- © 2010 Geological Society of South Africa
We welcome Zimmermann’s comments on our paper in that it enables us to explain again why we propose (not “claim”) to correlate the Vingerbreek Unconformity (Nama Group) in Namibia with the Groenefontein Unconformity (Cango Caves Group) in South Africa and the implications of this proposed correlation. However, Zimmermann (this volume) does not contribute any new data that might back up his comments, which are obviously based on the author’s inability to distinguish between glacial deposits sensu stricto and the far-field effects of glaciation (e.g. sea-level fall).
The occurrence of late (or latest) Ediacaran glaciations is not only relevant to the discussion about the palaeoclimatic evolution of the Neoproterozoic (Chumakov, 2009; Gaucher and Poiré, 2009a; Shen et al., 2010), but also critical for the understanding of the causes of the Cambrian Explosion. If the climatic perturbations lasted until the very end of the Neoproterozoic, a good case can be made for glaciations as the ultimate barrier to explosive metazoan evolution (e.g. Knoll et al., 2006; Gaucher and Germs, 2009).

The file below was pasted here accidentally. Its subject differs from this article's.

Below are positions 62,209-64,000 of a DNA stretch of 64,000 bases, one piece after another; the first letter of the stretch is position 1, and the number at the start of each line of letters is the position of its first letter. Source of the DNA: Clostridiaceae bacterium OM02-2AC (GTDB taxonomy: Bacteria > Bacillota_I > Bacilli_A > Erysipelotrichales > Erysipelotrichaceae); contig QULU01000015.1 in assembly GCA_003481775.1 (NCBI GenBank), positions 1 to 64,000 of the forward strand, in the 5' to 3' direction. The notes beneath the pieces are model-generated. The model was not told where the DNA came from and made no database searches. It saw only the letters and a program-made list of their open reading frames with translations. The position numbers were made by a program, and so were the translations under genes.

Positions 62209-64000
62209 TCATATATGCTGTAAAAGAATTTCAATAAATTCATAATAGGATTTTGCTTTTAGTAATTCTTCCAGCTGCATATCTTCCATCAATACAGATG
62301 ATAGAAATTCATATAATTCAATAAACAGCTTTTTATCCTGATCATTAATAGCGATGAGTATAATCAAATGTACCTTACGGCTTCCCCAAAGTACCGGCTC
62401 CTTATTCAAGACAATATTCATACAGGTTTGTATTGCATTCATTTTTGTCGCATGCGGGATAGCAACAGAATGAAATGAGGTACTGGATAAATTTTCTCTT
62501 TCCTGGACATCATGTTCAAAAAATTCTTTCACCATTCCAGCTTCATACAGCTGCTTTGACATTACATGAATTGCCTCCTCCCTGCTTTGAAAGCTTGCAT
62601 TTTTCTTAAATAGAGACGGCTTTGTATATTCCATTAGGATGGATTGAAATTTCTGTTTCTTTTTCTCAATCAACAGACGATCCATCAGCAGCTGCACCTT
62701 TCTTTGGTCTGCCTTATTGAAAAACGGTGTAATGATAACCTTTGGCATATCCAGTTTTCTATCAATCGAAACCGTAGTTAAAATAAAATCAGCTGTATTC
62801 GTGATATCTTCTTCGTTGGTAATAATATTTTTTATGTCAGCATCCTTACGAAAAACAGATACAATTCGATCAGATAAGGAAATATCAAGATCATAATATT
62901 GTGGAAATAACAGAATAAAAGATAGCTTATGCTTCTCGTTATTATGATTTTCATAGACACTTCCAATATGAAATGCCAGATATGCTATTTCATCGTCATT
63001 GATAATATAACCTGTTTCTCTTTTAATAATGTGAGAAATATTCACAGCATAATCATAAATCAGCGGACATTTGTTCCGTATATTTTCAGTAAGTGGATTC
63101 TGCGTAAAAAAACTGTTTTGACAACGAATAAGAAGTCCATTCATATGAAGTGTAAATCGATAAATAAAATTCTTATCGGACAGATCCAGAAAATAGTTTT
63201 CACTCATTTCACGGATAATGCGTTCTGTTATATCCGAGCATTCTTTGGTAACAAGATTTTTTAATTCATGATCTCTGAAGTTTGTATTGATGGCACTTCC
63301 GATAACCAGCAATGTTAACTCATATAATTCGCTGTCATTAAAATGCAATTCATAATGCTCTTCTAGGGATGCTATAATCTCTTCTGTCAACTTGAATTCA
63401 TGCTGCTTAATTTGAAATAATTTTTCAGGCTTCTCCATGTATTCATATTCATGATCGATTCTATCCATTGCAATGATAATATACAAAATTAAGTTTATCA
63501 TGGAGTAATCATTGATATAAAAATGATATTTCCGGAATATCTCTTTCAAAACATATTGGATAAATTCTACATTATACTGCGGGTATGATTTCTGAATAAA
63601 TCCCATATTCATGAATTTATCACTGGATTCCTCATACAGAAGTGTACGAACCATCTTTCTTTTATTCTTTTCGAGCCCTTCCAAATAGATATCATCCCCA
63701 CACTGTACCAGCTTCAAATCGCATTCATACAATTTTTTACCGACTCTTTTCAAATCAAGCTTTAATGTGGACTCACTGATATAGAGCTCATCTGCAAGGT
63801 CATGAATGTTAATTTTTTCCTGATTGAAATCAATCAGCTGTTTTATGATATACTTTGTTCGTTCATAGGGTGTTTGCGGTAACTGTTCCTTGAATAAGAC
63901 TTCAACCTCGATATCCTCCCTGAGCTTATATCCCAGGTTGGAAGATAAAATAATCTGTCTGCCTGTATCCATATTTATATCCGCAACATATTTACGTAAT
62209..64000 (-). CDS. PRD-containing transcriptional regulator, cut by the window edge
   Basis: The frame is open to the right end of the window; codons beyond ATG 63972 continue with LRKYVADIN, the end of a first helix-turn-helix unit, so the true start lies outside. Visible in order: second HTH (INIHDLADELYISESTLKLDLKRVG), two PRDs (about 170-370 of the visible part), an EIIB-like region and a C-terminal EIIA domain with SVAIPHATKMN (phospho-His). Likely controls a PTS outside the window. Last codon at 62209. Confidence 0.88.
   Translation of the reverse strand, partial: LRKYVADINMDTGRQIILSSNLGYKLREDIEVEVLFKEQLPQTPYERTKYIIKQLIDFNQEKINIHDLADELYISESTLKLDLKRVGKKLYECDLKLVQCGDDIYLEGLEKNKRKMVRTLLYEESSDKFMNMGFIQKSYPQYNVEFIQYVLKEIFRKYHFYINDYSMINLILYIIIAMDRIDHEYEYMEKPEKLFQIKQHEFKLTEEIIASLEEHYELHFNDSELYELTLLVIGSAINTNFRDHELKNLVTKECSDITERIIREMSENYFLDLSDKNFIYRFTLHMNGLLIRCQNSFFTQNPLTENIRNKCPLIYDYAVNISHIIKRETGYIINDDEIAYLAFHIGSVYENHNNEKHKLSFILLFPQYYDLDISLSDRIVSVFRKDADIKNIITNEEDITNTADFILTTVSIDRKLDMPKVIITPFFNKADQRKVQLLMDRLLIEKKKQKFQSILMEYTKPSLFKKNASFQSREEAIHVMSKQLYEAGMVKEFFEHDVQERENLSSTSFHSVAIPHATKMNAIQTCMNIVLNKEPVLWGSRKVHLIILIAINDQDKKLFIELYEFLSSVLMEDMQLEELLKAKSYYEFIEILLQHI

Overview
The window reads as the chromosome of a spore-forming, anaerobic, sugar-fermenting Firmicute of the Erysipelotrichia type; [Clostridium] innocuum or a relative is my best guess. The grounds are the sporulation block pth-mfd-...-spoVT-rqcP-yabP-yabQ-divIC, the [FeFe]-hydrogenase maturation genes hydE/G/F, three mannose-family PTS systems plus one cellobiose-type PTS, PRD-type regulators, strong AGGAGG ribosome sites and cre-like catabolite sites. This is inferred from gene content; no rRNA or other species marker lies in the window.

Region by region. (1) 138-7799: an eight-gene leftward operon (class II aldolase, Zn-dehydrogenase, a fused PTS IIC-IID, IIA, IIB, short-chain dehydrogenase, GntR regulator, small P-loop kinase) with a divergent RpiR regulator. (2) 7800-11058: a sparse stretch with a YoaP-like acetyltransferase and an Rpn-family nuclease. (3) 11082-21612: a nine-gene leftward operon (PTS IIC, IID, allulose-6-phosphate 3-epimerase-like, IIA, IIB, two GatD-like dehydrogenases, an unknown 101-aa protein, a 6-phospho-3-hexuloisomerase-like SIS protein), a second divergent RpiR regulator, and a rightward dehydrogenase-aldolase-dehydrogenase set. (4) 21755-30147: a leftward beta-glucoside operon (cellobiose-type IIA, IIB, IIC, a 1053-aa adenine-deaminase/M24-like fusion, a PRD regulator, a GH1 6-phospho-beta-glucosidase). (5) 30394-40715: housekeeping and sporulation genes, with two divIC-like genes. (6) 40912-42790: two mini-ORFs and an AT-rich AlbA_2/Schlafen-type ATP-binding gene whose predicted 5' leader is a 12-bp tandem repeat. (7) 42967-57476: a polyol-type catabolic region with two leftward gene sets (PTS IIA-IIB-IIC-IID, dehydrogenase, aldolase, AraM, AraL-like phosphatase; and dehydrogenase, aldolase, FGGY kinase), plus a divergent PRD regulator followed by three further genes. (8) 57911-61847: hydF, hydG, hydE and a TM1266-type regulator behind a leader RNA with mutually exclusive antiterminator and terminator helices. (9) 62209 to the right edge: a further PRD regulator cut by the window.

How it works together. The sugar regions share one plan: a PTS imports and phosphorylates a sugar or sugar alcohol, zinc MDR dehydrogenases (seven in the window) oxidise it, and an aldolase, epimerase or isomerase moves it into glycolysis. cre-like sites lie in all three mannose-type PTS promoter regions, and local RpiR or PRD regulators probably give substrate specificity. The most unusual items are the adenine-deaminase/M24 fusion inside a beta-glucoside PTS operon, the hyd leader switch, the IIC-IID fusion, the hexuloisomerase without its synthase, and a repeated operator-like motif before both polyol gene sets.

Glacioeustacy and glaciation
Since a long time it has been known that glacial phenomena such as grooves, polished surfaces and soft sediment deformation locally (i.e. in the Klein Karas Mountains) occur in the southern lower Nama Group of Namibia (Schwellnus, 1941; Martin, 1965; Germs, 1972; Cloud, 1988). The Klein Karas glacial phenomena are associated with an unconformity (named the Vingerbreek Unconformity) which not only occurs in southern Namibia (e.g. Germs, 1972; 1974; 1995) but has also been found by Almond and Germs in the area extending from the Orange River southwards to just north of Springbok in South Africa (Almond and Germs, in preparation).
During Pleistocene glaciations, major glaciers predominantly flowing southward occurred in northern Europe which deposited thick and continuous tills. The glaciers did not …